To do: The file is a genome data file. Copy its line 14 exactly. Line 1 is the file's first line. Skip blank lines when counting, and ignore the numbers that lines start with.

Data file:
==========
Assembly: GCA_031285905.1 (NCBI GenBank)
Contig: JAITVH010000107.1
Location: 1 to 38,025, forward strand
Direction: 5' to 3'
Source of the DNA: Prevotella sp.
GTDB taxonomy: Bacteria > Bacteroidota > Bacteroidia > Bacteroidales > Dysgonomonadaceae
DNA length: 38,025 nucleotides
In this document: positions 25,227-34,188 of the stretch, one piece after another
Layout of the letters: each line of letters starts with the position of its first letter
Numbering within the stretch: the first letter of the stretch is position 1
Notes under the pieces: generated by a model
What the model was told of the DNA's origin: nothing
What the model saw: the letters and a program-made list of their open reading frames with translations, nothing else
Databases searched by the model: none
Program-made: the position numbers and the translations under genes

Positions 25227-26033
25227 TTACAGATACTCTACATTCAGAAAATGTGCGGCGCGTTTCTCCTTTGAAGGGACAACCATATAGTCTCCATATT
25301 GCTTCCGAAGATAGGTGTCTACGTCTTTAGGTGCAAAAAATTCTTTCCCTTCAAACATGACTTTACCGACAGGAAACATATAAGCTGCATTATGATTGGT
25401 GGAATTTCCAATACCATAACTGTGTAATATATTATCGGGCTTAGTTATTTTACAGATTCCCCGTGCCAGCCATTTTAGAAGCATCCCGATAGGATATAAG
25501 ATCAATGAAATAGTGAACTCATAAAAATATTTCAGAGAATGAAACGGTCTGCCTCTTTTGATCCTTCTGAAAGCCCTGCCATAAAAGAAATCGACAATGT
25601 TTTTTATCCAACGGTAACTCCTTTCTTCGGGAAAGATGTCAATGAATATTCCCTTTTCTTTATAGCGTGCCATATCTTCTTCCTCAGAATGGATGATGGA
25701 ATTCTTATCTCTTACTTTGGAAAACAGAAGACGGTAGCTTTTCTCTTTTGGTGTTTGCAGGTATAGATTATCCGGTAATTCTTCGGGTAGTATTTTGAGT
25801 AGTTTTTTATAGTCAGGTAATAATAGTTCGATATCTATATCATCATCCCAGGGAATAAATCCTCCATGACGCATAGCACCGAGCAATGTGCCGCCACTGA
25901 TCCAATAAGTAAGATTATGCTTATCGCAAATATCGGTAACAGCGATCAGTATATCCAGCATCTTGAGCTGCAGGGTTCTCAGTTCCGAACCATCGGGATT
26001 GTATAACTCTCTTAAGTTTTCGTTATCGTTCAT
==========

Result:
Databases searched by the model: none